It would be easy now to pile on the Catholic Church—especially its hierarchy. The Vatican’s recent “repudiation” of the Doctrine of Discovery has been followed by the Maryland Attorney General’s announcement of “staggering sexual abuse” by church officials in his state. The Associated Press reported that “More than 150 Catholic priests and others associated with the Archdiocese of Baltimore sexually abused over 600 children and often escaped accountability.” The documented abuse occurred over a span of 80 years, and was accompanied by decades of coverups. More money was spent on treatment and rehabilitation of perpetrators than on that of victims. And the Attorney General said that similar studies were addressing abuse in other dioceses.Read Rich’s Post →
Category: Whitman massacre
The Whitman Massacre—a Truer History
More on Missionaries–and on Catholic and Protestant “Ladders”
Last night I read for the first time the last essay in the issue, a piece on “Catholic Ladders” by Kris White and Janice St. Laurent. These Ladders were teaching tools, originally of wood with four sides which could be carved or painted with symbols of Christianity. Sun, moon, stars, angels, the story of creation, Adam and Eve, the years of Christ and the decades of human history, the temple of Solomon, the Ten Commandments, were represented symbolically and figuratively in visual shorthand for the words and stories of the Bible. Eventually, the Ladders were put on paper in increasingly large layouts with more ornate depictions of the sources and lessons of Christianity.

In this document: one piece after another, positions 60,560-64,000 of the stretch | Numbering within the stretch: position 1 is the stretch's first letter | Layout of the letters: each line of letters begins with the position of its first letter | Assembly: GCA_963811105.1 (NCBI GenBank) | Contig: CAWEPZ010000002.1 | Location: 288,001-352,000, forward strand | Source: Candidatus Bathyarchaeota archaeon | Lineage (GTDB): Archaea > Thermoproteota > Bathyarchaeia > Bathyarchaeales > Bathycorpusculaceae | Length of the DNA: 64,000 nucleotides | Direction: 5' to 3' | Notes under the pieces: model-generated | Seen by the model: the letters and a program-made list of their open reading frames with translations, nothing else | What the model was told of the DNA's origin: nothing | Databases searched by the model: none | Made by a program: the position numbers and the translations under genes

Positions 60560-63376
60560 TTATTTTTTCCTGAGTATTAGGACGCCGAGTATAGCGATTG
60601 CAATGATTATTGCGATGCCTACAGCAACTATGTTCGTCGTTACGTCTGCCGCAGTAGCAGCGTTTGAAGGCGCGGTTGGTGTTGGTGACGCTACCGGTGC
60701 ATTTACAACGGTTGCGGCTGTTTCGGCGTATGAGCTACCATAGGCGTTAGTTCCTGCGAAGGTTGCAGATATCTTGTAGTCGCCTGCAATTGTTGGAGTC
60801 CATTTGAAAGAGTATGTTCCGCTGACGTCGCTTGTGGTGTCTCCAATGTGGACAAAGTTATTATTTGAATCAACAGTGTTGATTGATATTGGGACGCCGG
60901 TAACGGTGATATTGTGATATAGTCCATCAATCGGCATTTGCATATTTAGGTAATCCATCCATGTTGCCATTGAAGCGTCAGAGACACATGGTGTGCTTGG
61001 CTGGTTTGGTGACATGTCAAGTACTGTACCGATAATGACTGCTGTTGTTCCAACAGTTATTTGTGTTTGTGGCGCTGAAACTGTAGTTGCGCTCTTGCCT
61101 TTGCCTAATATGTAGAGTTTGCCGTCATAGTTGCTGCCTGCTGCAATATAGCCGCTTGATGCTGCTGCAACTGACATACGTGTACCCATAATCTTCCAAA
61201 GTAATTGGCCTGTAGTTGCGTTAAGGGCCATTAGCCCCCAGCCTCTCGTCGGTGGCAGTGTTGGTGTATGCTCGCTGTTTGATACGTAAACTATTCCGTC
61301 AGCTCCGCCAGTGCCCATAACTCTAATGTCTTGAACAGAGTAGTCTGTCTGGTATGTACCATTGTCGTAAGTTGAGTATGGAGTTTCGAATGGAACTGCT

|Spalding “Protestant” Ladder|
There is a picture of the only known “Protestant Ladder,” which was designed by Henry Spalding and drawn by his wife, Eliza. It was two feet wide and stretched six feet, and was colorfully painted. The Spaldings were of course the first missionaries to the Nez Perce. The note on Eliza’s drawing and remembering that Old Joseph’s daughter, the one who married white trapper Joseph Gale, took the Christian name Eliza caused me to look for more about one of the first two white women to travel the Oregon Trail (the other being Narcissa Whitman).